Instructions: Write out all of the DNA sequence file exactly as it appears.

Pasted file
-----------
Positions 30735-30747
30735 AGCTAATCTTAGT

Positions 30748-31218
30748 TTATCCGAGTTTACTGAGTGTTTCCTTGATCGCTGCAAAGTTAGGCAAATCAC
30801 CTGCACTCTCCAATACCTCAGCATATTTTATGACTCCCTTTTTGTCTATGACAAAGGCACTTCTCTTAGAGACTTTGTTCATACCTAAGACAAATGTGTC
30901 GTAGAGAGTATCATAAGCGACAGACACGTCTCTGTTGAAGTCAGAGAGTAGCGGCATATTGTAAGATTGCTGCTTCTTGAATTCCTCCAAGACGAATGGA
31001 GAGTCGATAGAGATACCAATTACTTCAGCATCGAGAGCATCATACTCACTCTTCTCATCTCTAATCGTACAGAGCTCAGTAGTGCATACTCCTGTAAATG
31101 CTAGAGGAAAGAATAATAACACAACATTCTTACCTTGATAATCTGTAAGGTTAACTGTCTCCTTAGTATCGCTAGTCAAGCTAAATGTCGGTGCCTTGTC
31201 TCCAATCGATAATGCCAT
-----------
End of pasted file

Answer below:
Positions 30735-30747
30735 AGCTAATCTTAGT

Positions 30748-31218
30748 TTATCCGAGTTTACTGAGTGTTTCCTTGATCGCTGCAAAGTTAGGCAAATCAC
30801 CTGCACTCTCCAATACCTCAGCATATTTTATGACTCCCTTTTTGTCTATGACAAAGGCACTTCTCTTAGAGACTTTGTTCATACCTAAGACAAATGTGTC
30901 GTAGAGAGTATCATAAGCGACAGACACGTCTCTGTTGAAGTCAGAGAGTAGCGGCATATTGTAAGATTGCTGCTTCTTGAATTCCTCCAAGACGAATGGA
31001 GAGTCGATAGAGATACCAATTACTTCAGCATCGAGAGCATCATACTCACTCTTCTCATCTCTAATCGTACAGAGCTCAGTAGTGCATACTCCTGTAAATG
31101 CTAGAGGAAAGAATAATAACACAACATTCTTACCTTGATAATCTGTAAGGTTAACTGTCTCCTTAGTATCGCTAGTCAAGCTAAATGTCGGTGCCTTGTC
31201 TCCAATCGATAATGCCAT